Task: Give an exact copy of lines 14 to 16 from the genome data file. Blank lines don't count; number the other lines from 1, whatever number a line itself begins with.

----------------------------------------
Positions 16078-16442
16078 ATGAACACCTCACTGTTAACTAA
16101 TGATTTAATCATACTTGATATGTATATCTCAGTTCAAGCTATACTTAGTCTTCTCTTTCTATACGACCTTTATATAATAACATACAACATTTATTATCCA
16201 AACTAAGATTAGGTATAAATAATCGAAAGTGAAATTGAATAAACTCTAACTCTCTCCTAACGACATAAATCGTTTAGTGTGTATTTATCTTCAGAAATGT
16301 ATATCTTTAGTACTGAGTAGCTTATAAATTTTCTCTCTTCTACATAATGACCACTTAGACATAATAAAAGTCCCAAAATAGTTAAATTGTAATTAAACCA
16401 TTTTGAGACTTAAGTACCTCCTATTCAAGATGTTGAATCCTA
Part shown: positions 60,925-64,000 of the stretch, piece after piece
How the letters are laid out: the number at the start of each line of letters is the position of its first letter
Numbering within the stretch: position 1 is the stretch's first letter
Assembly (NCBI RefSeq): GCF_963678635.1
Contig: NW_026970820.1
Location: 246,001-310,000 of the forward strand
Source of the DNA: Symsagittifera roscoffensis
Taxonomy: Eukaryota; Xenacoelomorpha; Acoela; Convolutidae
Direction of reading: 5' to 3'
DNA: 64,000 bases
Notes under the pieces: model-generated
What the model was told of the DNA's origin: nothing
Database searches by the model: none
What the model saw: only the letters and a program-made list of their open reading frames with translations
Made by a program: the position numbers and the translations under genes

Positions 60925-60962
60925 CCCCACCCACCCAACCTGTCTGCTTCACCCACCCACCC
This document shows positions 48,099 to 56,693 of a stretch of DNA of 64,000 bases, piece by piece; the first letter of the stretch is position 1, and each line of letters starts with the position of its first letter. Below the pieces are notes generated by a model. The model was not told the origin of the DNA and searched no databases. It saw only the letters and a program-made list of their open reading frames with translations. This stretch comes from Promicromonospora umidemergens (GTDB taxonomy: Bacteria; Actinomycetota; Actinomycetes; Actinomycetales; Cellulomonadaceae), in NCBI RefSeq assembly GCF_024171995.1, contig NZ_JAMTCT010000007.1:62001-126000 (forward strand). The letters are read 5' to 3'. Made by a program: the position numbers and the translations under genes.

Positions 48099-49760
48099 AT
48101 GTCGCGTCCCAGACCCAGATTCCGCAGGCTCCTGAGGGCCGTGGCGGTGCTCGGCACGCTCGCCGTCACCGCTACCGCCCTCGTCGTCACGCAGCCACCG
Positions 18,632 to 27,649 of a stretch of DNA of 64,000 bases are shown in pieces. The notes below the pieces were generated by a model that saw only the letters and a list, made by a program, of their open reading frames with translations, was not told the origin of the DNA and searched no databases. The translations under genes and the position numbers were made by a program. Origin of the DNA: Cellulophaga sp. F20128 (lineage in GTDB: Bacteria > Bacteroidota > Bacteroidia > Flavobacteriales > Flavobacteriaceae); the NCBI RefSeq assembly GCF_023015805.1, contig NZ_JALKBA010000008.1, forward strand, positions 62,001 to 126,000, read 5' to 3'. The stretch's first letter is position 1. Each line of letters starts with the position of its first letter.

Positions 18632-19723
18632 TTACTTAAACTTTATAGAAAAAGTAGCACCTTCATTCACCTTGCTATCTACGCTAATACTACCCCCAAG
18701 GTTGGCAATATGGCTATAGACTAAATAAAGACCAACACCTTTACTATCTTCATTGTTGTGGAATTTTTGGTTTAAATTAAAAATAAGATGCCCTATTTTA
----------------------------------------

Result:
Taxonomy: Eukaryota; Xenacoelomorpha; Acoela; Convolutidae
Direction of reading: 5' to 3'
DNA: 64,000 bases